A 50-year-old man has been found guilty of murder after he shot a man during a territorial dispute between motorbike clubs.

Alan McNamara from Mountfune, Murroe, Co Limerick, had pleaded not guilty to the murder of 51-year-old Andrew O'Donoghue on 20 June 2015.

McNamara was remanded in custody and will be sentenced in October.

Earlier in the trial his stepson, 28-year-old Robert Cusack from Abbington, Murroe, admitted assisting an offender.

The killing of Mr O'Donoghue was linked to a row between rival motorcycle clubs called the Road Tramps and the Caballeros.

The victim of the shooting was a member and treasurer of the Road Tramps club which drew membership from the Limerick area.

McNamara, also known as "Cookie", was a former member of the same club but had left and joined a rival club, the Caballeros, which was originally based in Tipperary but had moved to Limerick city.

The day before the shooting he had gone to a pub in Doon, Co Limerick, wearing the "colours" of the Caballeros.

Wearing such an emblem or badge would have been seen as a provocative act and word quickly got around to the Road Tramps.

As McNamara left the pub with his wife he was set upon by three men and his jacket bearing the colours was forcibly removed from him.

The prosecution said McNamara was very vexed by this because removing someone's colours was a huge insult to the person and their club.

The jury was told this incident formed an important backdrop to events the following day.

On 20 June a member of the Road Tramps club, Seamus Duggan, was followed by three men in "a 23km road chase".

Mr Duggan had called other club members for help and it was decided he should drive to the Road Tramps club at Murroe and the gates would be opened for him.

Mr O'Donoghue and another club member were there waiting to let him in.

McNamara knew this and approached with a sawn-off shot gun.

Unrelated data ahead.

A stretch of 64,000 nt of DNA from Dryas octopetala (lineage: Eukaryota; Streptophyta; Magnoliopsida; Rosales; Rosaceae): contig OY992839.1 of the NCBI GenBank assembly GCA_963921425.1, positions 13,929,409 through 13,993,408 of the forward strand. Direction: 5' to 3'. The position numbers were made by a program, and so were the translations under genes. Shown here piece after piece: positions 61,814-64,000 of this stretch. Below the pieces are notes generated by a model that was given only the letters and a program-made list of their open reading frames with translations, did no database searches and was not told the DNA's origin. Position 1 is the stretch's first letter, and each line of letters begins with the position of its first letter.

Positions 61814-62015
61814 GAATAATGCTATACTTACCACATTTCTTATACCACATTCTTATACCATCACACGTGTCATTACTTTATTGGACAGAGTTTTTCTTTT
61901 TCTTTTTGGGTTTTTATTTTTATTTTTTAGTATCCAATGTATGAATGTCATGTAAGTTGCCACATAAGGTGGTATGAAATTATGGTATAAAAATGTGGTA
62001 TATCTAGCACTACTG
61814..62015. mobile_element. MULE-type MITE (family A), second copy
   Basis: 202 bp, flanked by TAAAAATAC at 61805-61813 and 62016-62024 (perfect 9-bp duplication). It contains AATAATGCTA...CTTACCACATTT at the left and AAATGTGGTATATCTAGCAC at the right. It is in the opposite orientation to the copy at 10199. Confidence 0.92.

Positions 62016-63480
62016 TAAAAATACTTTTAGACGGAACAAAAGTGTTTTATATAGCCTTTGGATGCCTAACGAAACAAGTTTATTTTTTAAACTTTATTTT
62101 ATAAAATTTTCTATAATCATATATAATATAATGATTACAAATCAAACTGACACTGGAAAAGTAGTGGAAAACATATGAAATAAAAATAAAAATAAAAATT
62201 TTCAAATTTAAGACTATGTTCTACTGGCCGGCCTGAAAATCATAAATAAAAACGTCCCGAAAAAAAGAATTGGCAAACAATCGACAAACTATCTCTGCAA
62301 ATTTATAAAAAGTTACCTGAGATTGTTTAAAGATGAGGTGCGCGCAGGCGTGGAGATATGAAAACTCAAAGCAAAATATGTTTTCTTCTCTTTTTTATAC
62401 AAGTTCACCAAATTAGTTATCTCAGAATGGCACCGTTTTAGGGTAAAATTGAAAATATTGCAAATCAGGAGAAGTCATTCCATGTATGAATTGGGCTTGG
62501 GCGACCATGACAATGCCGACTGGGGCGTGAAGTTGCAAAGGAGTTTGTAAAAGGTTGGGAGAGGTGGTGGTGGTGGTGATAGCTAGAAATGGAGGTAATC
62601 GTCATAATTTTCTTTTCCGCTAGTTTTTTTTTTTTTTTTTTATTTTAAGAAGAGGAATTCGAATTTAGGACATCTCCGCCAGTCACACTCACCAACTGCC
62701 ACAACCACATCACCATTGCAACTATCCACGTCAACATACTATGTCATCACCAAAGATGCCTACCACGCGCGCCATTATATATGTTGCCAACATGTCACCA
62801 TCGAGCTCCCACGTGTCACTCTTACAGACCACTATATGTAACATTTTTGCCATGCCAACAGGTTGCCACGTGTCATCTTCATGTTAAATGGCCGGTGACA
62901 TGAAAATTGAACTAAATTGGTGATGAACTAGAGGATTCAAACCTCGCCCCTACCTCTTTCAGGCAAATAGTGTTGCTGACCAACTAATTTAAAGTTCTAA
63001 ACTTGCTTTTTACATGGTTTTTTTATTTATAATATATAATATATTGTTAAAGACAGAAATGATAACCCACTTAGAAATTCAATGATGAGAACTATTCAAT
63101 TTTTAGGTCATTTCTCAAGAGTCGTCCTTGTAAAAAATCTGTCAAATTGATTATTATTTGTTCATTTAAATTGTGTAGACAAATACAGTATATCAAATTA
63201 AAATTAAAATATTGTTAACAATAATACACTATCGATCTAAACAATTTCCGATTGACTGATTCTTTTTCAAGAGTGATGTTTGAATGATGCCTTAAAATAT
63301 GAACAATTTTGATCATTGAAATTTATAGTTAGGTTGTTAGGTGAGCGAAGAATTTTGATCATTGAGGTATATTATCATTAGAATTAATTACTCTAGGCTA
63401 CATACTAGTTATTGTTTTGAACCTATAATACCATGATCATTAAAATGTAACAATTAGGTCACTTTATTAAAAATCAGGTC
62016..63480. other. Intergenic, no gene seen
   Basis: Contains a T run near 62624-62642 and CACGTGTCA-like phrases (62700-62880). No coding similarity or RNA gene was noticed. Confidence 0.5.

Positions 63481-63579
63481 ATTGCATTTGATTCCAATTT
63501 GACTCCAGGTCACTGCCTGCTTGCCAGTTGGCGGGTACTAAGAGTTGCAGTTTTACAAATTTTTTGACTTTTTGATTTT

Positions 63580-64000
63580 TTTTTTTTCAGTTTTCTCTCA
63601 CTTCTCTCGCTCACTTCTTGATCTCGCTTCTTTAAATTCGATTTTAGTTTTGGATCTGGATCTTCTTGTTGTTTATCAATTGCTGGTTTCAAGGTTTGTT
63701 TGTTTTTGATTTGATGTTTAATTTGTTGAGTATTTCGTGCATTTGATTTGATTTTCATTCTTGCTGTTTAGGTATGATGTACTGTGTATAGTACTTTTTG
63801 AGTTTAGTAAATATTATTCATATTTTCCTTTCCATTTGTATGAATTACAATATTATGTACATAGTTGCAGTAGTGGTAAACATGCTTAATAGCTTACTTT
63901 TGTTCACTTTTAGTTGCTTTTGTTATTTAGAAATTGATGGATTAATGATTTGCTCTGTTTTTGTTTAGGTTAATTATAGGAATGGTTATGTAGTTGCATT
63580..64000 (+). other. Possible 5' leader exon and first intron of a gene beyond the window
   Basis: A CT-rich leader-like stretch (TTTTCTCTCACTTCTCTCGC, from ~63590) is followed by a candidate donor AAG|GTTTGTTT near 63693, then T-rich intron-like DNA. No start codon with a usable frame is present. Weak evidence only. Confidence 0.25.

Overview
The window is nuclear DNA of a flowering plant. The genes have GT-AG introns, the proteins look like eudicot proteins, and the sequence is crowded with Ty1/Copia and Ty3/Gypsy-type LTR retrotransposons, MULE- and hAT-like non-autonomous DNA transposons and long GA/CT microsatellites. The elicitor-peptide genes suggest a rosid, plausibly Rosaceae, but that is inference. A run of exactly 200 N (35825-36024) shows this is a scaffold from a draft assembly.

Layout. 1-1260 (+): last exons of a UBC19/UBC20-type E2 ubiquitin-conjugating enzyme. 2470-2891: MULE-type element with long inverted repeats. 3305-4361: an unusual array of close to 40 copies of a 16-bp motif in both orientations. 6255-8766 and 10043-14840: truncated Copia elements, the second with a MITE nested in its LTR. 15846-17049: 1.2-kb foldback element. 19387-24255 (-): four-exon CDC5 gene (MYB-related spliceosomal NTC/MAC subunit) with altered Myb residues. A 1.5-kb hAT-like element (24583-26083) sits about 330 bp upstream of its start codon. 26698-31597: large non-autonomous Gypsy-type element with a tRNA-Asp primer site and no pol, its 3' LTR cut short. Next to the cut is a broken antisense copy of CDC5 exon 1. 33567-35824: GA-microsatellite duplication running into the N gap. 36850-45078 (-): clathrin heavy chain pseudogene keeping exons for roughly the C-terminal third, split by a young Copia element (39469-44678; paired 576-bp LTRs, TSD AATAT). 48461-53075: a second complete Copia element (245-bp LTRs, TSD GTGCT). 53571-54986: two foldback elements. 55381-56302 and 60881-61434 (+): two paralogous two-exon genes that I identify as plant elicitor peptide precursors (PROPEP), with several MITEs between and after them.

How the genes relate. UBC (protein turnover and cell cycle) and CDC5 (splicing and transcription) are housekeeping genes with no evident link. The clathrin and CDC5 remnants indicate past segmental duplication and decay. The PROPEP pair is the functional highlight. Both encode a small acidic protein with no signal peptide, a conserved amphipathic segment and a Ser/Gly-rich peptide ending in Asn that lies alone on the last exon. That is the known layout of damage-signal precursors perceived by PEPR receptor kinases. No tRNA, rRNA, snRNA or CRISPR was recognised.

Mr O'Donoghue tried to close the gates but was shot by McNamara and sustained severe facial and head injuries.

He was pronounced dead in hospital a few hours later.

Andrew O'Donoghue

The car carrying the three men involved in the car chase then passed by and the gun was handed into Cusack and was later found concealed at the back of McNamara's house.

After his arrest McNamara told gardaí that the night before the shooting members of the Road Tramps club had come to his home brandishing firearms and threatening him and his family.

Defence counsel Hugh Hartnett said the killing was "tragic" but he asked the jury to consider why it happened.

He said his client was acting in self defence because he was "panicked and frightened".

He said he feared his family could be attacked at any time.

Mr Hartnett said the Road Tramps wanted to make McNamara feel unwelcome in the area but unfortunately he lived three minutes away from their clubhouse.

He had been attacked by them and he and his family had been threatened. He asked the jury if that would have an effect on the mind of an average man.

He said McNamara knew what the Road Tramps were capable of.

An array of weapons had been found at their clubhouse.

Knowing all this and knowing he might have to defend his family he asked the jury to consider his client's state of mind that day.

He said if it was a planned murder he would not have done it in front of CCTV cameras.

He said only a third of the pellets from the shotgun cartridge struck the victim.

This was consistent with McNamara telling gardaí he did not aim the gun at anyone and did not mean to kill anyone.

However, the prosecution said he should be convicted of murder because he had gone to the clubhouse seeking retribution.

Prosecuting counsel Michael Delaney said McNamara had seen an opportunity to shoot a Road Tramp and he was not going to pass it up.

He said he was not entitled to take the law into his own hands and shoot an innocent man.

He said Mr O'Donoghue had not been involved in any of the earlier incidents and "was shot by a man bent on retribution and his killing was murder."

After deliberating for two hours and 43 minutes since Friday, the jury found McNamara guilty of murder by unanimous verdict.